Municipal officials in European towns we visited were sometimes proud to give us copies of plans for the forthcoming restoration of the local synagogue, as in Trebíc, Moravia, Vrbové, and Liptovsky´ Mikulásˇ in Slovakia. Most archivists were cooperative and eager to find historical documents to show us. There were a few, however, who insisted that we "Come back tomorrow," and on the morrow found other excuses to send us away empty handed. In one small village we showed our credentials to a housewife living in the tiny former synagogue. "Wir haben das haus gekauft!" (We bought this house!) she fairly shouted in distress and slammed the door shut. But such events were not typical. The overwhelming impression is one of friendliness and a desire to help.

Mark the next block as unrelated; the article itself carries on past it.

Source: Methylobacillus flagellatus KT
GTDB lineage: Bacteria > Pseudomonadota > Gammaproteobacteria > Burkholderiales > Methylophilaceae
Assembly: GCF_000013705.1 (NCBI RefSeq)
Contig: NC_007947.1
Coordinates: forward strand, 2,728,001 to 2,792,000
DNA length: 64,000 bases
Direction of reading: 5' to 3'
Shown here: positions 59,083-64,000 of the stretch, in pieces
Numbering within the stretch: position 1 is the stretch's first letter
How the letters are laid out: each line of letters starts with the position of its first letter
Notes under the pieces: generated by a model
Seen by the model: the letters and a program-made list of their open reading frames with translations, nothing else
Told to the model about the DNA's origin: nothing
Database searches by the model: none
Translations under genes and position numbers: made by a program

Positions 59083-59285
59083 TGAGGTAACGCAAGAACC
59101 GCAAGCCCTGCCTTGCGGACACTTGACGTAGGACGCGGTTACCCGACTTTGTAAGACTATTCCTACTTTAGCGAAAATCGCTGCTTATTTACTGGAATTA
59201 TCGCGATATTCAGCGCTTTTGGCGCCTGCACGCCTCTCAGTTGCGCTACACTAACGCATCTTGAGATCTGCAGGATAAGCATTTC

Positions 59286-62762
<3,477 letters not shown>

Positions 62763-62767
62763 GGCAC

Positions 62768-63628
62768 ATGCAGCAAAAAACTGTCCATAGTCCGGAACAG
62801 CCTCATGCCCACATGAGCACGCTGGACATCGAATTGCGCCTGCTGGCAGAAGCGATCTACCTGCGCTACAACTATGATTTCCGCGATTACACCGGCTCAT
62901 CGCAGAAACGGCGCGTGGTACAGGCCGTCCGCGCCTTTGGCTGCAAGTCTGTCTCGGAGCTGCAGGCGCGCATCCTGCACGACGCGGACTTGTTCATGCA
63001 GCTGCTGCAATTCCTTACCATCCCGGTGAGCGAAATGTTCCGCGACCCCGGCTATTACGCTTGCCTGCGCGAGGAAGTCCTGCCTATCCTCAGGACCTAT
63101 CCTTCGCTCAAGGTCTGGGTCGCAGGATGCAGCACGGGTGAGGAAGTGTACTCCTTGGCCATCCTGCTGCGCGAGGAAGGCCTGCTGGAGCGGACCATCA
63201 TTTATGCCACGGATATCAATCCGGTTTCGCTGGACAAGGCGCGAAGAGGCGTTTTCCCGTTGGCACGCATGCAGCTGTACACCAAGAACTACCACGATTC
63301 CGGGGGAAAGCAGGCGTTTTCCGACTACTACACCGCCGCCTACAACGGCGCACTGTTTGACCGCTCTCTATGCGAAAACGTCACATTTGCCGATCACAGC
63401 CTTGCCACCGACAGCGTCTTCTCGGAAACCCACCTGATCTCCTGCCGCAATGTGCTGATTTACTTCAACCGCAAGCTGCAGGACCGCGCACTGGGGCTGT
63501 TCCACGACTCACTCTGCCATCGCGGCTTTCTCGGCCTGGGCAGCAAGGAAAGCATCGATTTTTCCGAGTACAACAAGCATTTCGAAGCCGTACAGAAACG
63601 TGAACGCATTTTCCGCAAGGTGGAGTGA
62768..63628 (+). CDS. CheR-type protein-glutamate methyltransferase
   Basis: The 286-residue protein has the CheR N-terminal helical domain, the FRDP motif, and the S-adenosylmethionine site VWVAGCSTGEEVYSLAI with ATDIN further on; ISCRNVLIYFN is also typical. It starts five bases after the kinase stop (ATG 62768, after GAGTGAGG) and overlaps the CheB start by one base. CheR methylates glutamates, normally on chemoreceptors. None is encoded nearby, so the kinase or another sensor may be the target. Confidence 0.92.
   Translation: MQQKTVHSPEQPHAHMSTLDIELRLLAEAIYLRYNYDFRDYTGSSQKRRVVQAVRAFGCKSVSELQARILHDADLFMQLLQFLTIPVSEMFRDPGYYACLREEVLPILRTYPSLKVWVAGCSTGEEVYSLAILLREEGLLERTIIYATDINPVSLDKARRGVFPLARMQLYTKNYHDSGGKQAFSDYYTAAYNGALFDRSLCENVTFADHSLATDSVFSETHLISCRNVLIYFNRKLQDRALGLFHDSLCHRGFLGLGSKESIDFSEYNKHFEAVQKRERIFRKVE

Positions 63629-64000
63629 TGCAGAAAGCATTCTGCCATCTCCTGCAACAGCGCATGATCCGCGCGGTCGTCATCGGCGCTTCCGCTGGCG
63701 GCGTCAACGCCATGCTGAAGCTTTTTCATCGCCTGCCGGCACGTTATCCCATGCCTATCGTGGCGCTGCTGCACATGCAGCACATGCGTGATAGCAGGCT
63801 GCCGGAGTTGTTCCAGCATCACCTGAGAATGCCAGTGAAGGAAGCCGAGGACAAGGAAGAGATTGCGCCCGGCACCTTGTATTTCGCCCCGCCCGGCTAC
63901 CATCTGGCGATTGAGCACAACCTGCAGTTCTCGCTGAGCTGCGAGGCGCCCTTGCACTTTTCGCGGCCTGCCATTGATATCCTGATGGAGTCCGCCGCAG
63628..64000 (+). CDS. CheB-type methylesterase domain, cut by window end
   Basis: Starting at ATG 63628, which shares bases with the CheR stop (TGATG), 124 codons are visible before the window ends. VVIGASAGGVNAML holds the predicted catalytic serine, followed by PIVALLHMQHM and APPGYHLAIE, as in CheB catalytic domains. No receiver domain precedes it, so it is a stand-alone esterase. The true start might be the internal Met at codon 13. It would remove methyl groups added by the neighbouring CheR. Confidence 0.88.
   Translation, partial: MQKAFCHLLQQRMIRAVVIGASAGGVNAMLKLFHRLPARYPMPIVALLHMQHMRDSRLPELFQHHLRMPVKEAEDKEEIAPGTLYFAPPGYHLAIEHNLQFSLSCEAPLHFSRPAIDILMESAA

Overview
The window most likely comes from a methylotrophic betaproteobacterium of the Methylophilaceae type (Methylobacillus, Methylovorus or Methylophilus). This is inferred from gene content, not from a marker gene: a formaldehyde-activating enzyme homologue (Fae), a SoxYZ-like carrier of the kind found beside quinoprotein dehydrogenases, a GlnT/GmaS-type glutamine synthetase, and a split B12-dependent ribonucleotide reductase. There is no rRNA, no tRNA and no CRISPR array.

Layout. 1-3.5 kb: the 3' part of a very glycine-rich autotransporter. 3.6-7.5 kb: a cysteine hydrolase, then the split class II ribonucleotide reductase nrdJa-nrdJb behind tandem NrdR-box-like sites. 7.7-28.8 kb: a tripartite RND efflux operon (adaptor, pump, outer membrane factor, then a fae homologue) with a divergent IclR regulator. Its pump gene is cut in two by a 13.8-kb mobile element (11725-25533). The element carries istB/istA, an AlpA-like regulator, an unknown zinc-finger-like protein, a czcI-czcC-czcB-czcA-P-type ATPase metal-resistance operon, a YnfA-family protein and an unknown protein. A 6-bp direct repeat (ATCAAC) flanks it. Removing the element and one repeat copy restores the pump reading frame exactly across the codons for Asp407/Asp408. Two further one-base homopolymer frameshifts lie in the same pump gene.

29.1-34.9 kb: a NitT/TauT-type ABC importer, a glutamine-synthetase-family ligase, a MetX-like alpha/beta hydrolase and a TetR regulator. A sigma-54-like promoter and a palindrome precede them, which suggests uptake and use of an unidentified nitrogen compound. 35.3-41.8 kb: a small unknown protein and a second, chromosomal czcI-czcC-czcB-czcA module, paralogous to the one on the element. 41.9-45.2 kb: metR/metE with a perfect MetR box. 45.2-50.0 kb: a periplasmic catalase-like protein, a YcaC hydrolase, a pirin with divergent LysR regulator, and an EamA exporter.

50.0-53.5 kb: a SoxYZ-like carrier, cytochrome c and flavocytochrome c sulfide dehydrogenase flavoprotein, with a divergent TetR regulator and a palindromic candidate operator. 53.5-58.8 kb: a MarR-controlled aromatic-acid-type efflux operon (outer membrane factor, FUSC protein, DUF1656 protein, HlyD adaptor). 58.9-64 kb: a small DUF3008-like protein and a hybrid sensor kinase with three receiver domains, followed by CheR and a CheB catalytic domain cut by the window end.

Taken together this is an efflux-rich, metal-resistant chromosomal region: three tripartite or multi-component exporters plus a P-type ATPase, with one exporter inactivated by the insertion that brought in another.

Several archivists and municipal officials have maintained contact with us, sending us occasional up-dated information. We were guests of the convivial Mayor Jaroslav Kos of Rychnov nad Kneznou, Bohemia, in comfortable attic quarters. He arranged a private tour of the Rychnov castle-museum and obtained permission for us to photograph an illuminated eighteenth-century megillah (Scroll of Esther). When he brought us to the town synagogue he had never entered before, it was in use as a storeroom for a plumbing supply company. Mayor Kos was shocked and embarrassed at the desecration. He apologized for the state of affairs and promised to do what he could to change matters. Before long, he organized money and restoration activity, providing frequent photos of the work in progress until the synagogue was dedicated as a Jewish museum in 1995.